Black-throated Sparrows are a common site in the spring and summer along the trails at Montezuma Well. Their numbers are declining across the western United States due to loss of habitat to human development.
Gambel's Quail are commonly seen and heard at both Montezuma Castle and Montezuma Well. In the spring, family groups can be spotted scurrying together across the roadways, with the chicks spread out between both parents. Drive slowly as you enter the parks to avoid hitting these beautiful birds!
Great Horned Owls are the most commonly seen and heard owls at Montezuma Castle and Montezuma Well. Their diet consists primarily of small rodents which they locate by using their dish-shaped facial feathers to funnel sounds into their ears.
Loggerhead Shrikes can occasionally be seen hunting throughout the parks. Their habit of impaling their prey (grasshoppers, lizards, and even small mammals) on the spines of mesquite trees has earned them the nickname, "Butcher Bird."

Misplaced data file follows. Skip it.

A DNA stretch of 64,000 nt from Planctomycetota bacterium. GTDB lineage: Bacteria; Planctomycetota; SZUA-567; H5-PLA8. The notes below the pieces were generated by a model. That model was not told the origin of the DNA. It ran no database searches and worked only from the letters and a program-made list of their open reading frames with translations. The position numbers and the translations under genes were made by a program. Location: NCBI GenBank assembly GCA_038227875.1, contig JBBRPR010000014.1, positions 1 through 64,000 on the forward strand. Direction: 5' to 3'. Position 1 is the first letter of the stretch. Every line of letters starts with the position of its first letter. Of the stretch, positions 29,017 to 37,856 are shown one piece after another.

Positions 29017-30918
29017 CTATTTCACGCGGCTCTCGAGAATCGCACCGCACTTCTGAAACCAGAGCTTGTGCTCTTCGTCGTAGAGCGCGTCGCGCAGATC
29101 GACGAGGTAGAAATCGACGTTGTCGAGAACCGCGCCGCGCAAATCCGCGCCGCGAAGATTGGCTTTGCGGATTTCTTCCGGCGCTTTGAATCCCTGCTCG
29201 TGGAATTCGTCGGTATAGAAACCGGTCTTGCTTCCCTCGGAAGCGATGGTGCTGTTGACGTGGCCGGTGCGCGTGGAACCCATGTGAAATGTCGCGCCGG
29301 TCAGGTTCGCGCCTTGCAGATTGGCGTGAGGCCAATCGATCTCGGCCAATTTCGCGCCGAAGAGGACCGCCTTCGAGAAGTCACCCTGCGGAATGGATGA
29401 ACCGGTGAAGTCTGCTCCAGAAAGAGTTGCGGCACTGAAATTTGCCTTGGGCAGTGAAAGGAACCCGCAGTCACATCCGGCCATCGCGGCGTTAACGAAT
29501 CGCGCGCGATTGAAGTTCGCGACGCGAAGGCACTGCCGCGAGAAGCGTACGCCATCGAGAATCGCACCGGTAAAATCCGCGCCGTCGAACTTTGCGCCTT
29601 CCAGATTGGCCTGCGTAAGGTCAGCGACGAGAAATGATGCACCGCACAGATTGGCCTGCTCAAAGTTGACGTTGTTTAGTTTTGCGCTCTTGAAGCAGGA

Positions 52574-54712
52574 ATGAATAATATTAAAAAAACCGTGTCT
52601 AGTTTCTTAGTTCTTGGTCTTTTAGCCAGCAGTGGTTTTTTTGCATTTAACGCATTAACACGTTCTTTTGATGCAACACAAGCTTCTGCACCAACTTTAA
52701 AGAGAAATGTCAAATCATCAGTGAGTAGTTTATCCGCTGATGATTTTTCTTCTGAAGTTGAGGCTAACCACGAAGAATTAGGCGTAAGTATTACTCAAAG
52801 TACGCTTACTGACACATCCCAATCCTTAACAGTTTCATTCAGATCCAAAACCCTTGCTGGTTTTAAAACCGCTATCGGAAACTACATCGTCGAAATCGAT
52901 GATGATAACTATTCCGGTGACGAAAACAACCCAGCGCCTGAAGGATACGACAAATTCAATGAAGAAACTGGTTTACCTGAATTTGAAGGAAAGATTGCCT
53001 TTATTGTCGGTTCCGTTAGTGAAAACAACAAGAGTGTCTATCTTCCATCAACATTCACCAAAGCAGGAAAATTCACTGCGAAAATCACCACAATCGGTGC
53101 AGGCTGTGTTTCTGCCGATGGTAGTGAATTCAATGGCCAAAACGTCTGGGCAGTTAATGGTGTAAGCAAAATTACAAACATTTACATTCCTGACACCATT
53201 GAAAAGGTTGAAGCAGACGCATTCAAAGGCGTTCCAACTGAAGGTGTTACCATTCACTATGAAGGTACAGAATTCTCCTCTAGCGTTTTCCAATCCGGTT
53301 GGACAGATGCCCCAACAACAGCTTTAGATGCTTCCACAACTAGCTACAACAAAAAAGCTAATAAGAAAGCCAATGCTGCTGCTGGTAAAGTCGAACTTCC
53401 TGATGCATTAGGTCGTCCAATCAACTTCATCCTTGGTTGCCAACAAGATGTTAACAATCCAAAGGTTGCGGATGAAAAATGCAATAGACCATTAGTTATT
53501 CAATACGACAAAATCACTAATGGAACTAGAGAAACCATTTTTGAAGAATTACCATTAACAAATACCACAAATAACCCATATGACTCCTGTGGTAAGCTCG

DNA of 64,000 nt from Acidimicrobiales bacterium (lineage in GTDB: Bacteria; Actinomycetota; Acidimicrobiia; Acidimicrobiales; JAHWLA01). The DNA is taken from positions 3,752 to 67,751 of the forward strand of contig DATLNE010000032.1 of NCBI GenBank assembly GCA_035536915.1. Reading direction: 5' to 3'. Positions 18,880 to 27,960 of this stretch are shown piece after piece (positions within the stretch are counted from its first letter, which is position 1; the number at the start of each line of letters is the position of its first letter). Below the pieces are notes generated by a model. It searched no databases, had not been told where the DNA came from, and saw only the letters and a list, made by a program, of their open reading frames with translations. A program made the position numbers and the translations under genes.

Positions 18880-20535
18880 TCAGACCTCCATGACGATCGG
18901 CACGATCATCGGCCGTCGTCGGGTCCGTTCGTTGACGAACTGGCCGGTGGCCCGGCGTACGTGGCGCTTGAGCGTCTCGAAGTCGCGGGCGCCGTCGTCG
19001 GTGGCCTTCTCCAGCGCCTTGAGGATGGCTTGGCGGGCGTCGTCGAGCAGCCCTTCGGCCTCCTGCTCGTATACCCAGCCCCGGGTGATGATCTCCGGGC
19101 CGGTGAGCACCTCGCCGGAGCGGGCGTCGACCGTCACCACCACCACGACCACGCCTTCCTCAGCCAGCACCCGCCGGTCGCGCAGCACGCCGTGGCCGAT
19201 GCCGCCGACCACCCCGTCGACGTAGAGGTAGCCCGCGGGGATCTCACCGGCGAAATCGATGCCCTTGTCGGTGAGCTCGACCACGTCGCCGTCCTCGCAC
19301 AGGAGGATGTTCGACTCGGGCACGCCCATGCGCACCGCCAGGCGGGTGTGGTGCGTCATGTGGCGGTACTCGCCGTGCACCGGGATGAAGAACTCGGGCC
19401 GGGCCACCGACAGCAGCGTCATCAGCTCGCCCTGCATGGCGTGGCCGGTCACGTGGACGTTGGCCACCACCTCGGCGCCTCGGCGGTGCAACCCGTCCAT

Phainopeplas, a type of silky flycatcher, can be spotted in the picnic areas at both Montezuma Well and Montezuma Castle during the summer months. They can be easily identified by their striking white wing-stripes, which are only visible when they fly.
Rock Wrens are year-round residents of Montezuma Castle and Montezuma Well. Their plaintive "pi-TEW" calls can be heard easily from the rim of the Well, and they can often be seen hopping around the rocks near the overlook.
This White-throated Swift was found on the trail just after trying to fledge out of its nest which was located above. The bird, which was unharmed by its failed first attempt at flight, was placed on a sycamore branch and watched for a while. Rangers are pleased to report that the second attempt at flight was much more successful than the first.
This cardinal likes the picnic area at Montezuma Castle for all the crumbs that drop. Remember that wildlife does not need to be fed - these birds have enough food in the park, and people food isn't good for them.